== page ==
The Free Press issued a statement saying, "The Justice Department investigation is great news for consumers and cable's competitors alike. For too long, cable operators have used their dominate positions in both the television and Internet service provider markets to kill off innovation, cut-off customer choice and keep prices high."

That theory is being challenged explicitly by the DOJ who draws a clear distinction on this particular type of Data Cap use and the implied discrimination it conveys. The distinction centers on anti-trust pricing or giving preference to existing customers over non-customers who want to view content from Comcast Internet applications. It both rewards and penalizes Comcast customers who may want to look at alternative content sources, since they must have an existing Cable Service account to receive a discount, while creating an obvious disadvantage to OTT competitors like Netflix (NASDAQ: NFLX), since non-Comcast customers are limited by the Data Cap. That policy could be construed as price-fixing, and anti-competitive behavior.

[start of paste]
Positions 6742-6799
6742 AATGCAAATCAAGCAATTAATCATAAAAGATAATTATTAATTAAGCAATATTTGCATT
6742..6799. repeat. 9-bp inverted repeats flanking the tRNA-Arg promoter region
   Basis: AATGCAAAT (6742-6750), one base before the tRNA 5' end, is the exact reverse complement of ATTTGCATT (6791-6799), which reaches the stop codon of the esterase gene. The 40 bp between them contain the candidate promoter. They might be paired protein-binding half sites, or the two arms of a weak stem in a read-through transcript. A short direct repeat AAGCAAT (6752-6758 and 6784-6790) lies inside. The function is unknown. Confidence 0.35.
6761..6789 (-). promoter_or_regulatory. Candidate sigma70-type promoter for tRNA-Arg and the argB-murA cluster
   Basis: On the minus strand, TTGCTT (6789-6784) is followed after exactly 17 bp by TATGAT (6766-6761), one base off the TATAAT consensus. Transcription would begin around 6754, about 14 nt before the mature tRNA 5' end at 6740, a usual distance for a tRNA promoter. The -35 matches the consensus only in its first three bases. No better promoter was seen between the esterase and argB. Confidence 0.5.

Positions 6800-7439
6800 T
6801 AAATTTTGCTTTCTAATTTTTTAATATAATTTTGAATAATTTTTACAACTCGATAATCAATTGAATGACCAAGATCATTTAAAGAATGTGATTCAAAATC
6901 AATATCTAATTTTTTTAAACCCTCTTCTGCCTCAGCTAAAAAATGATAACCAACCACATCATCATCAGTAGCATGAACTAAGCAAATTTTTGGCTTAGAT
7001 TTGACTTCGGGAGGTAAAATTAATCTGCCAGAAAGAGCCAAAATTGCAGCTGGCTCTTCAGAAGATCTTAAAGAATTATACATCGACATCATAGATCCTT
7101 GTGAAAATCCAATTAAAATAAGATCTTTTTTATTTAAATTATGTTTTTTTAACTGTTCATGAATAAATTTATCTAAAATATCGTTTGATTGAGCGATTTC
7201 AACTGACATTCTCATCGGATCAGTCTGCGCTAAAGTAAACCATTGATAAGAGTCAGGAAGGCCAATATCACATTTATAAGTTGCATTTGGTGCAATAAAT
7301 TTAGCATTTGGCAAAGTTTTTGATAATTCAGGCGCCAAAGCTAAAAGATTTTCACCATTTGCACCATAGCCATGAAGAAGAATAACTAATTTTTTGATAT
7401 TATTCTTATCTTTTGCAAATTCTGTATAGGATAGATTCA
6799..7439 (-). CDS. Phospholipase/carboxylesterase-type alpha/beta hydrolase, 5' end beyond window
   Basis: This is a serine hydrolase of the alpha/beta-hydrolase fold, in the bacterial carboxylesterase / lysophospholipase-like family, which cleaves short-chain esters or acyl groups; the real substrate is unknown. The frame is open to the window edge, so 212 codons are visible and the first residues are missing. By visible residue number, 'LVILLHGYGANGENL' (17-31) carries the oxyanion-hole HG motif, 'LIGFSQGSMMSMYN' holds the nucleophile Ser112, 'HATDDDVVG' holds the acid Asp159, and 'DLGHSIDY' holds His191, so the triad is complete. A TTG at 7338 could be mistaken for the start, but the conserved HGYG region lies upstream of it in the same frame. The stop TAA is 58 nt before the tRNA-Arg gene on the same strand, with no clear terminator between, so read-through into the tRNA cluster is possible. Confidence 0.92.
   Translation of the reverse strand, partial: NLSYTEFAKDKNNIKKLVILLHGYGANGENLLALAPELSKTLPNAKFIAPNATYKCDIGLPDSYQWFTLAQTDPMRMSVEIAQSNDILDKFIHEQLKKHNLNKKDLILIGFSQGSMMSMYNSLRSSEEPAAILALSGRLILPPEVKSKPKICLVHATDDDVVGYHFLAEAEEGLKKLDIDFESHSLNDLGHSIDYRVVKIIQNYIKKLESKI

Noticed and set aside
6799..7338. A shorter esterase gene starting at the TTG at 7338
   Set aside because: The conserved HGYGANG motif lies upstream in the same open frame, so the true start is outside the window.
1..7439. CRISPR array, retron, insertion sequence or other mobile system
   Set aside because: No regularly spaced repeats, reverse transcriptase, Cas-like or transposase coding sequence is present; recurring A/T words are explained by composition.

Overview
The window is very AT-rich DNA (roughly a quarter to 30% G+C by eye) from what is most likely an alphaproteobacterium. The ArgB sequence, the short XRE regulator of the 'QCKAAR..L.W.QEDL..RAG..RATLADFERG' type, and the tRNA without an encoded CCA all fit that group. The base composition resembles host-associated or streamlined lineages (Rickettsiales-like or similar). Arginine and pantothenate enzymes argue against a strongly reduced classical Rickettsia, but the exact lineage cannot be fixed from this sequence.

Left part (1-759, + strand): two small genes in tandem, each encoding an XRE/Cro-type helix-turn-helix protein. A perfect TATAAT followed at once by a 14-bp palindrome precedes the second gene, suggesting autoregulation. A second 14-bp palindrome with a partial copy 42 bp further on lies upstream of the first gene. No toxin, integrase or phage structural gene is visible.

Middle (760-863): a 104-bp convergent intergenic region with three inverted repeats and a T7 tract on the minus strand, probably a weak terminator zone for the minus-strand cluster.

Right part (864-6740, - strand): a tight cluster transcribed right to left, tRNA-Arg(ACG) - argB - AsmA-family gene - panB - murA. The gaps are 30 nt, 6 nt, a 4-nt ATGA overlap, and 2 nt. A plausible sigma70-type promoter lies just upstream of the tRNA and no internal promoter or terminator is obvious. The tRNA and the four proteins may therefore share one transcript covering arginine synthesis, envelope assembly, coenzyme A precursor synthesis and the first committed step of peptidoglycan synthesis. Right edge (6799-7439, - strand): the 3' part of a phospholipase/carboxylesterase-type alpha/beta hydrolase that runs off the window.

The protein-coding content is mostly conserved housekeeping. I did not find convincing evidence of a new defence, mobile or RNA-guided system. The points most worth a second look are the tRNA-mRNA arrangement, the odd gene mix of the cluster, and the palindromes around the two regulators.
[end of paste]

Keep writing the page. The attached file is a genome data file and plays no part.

Favored Nations Clause

Additionally, the DOJ is investigating the Favored Nations Clause in existing contracts Cable companies have with cable networks. Programmers must sign agreements with Service Providers for distribution of network programming like HBO, TNT, etc. Those contracts extract a favored discount to companies like Comcast due to their size and reach. This according to the Wall Street Journal will deter programmers from looking to alternative carriers to deliver their products.

Anti-Competitive or Good Business Practices

With big money at stake the vehement part of this fight will be legendary. The implications of anti-competitive practices, market protectionism, and most favored deals will resonate across media outlets. But the bottom-line remains centered on deciding if this DOJ probe is big business, anti-competitive behavior or just good business practices. Being a large dominant player in an exploding content driven market across multiple platforms draws close scrutiny, and being both a content and distribution owner is even more risky.

By Leonard Grace, Founder & Editor - Broadband Convergent